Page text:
Georgia replaces assisted-suicide law that was tossed out

NEWS IN BRIEF — Posted May 21, 2012

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Georgia has enacted legislation to outlaw physician-assisted suicide, replacing a law the state Supreme Court struck down in February on First Amendment grounds. The law makes it a felony, punishable by up to 10 years in prison, for any licensed Georgia “health care provider” to knowingly and willfully assist in the commission of a suicide (link).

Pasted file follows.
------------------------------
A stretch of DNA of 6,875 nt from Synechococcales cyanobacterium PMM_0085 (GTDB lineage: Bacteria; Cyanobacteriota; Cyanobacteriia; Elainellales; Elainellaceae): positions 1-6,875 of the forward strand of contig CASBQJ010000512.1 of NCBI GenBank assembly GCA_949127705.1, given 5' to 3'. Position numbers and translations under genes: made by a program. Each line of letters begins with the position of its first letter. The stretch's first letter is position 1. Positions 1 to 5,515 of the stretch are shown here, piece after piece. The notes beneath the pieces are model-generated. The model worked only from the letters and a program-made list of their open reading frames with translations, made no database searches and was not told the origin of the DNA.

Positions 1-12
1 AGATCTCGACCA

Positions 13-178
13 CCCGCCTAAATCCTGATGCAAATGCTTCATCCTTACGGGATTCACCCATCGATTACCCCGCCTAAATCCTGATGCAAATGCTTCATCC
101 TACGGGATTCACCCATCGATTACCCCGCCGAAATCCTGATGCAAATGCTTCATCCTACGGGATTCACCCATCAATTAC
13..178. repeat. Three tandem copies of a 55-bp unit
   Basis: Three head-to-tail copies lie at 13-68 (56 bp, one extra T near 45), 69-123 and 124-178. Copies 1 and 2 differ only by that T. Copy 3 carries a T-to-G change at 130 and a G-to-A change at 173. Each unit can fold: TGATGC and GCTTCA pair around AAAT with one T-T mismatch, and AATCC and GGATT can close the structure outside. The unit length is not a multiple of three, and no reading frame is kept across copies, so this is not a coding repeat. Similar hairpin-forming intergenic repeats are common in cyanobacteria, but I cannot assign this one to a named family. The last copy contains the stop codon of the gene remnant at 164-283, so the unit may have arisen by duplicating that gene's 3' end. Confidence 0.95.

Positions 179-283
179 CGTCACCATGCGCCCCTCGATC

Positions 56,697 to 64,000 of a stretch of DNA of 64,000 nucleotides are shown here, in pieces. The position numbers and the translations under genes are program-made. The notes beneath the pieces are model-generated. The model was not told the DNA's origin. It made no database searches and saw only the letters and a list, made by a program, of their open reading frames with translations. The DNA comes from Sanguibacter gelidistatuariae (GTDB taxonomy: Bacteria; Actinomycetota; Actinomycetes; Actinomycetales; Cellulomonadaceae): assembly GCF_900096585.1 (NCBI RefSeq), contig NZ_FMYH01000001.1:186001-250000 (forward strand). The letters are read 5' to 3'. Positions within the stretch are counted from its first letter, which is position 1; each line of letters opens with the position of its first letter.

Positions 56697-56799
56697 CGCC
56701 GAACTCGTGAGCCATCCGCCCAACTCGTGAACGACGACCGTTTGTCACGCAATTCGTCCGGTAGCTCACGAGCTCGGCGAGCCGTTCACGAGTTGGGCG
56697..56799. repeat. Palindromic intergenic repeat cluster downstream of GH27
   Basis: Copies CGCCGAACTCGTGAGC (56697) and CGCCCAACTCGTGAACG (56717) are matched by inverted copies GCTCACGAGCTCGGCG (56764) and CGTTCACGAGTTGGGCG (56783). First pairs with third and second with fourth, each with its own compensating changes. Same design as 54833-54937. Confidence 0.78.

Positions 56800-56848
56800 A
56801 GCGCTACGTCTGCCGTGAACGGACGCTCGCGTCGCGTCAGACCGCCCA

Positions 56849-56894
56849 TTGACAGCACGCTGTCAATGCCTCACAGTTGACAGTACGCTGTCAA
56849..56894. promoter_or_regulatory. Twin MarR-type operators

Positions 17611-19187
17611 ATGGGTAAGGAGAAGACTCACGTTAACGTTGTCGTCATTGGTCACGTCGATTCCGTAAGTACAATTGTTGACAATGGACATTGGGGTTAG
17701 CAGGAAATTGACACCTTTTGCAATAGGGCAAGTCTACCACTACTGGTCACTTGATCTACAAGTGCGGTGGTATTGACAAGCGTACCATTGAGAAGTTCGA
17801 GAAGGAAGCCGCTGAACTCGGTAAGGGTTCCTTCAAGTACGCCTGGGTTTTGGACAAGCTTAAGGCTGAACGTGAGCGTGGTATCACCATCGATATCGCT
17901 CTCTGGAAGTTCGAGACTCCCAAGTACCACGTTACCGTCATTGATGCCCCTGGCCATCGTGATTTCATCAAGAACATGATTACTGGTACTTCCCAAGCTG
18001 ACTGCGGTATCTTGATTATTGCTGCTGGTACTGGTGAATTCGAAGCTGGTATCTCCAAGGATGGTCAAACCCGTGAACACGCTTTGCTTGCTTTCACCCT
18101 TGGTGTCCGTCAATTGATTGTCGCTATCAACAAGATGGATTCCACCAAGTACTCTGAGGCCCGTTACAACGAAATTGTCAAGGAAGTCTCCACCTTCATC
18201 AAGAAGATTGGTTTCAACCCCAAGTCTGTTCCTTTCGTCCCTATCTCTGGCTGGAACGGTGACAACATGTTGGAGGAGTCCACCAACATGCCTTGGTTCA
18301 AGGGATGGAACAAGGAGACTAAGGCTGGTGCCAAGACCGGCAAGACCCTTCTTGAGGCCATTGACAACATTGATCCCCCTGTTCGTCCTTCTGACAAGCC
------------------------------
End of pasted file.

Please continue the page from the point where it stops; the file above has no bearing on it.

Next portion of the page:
The law excludes from its definition of assisted suicide palliative care measures delivered with the sole intent of alleviating pain rather than causing death. With the law, enacted in May, Georgia joins more than two dozen other states with similar criminal statutes. Two states, Oregon and Washington, have laws authorizing doctor-aided death for terminally ill patients.

Georgia’s previous law was struck down because it barred the speech acts of advertising or offering assisted suicide services. The Supreme Court ruling led to the dismissal of charges against a physician and three other people accused of assisting in the suicide of a 58-year-old man with oral cancer.

Note: This item originally appeared at

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